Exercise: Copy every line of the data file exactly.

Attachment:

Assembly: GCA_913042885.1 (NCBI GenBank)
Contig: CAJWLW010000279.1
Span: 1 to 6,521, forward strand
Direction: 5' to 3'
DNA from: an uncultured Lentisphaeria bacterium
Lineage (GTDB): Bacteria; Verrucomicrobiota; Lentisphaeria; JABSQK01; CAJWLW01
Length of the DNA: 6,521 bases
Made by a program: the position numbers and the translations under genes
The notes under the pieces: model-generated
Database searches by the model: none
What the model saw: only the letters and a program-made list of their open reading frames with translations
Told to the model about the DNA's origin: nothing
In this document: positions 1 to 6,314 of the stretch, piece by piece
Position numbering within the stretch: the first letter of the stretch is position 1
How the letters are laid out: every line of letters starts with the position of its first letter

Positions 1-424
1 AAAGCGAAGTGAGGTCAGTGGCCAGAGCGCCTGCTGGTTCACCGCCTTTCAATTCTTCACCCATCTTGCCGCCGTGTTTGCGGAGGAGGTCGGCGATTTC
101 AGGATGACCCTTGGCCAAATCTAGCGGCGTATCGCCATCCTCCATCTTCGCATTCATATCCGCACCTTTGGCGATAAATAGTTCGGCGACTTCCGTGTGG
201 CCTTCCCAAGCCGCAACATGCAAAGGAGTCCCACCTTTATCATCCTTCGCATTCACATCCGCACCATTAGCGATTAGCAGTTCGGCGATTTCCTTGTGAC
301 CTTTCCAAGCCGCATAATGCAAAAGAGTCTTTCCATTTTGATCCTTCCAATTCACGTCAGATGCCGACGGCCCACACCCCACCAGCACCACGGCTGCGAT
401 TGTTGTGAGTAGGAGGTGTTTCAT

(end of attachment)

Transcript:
Assembly: GCA_913042885.1 (NCBI GenBank)
Contig: CAJWLW010000279.1
Span: 1 to 6,521, forward strand
Direction: 5' to 3'
DNA from: an uncultured Lentisphaeria bacterium
Lineage (GTDB): Bacteria; Verrucomicrobiota; Lentisphaeria; JABSQK01; CAJWLW01
Length of the DNA: 6,521 bases
Made by a program: the position numbers and the translations under genes
The notes under the pieces: model-generated
Database searches by the model: none
What the model saw: only the letters and a program-made list of their open reading frames with translations
Told to the model about the DNA's origin: nothing
In this document: positions 1 to 6,314 of the stretch, piece by piece
Position numbering within the stretch: the first letter of the stretch is position 1
How the letters are laid out: every line of letters starts with the position of its first letter

Positions 1-424
1 AAAGCGAAGTGAGGTCAGTGGCCAGAGCGCCTGCTGGTTCACCGCCTTTCAATTCTTCACCCATCTTGCCGCCGTGTTTGCGGAGGAGGTCGGCGATTTC
101 AGGATGACCCTTGGCCAAATCTAGCGGCGTATCGCCATCCTCCATCTTCGCATTCATATCCGCACCTTTGGCGATAAATAGTTCGGCGACTTCCGTGTGG
201 CCTTCCCAAGCCGCAACATGCAAAGGAGTCCCACCTTTATCATCCTTCGCATTCACATCCGCACCATTAGCGATTAGCAGTTCGGCGATTTCCTTGTGAC
301 CTTTCCAAGCCGCATAATGCAAAAGAGTCTTTCCATTTTGATCCTTCCAATTCACGTCAGATGCCGACGGCCCACACCCCACCAGCACCACGGCTGCGAT
401 TGTTGTGAGTAGGAGGTGTTTCAT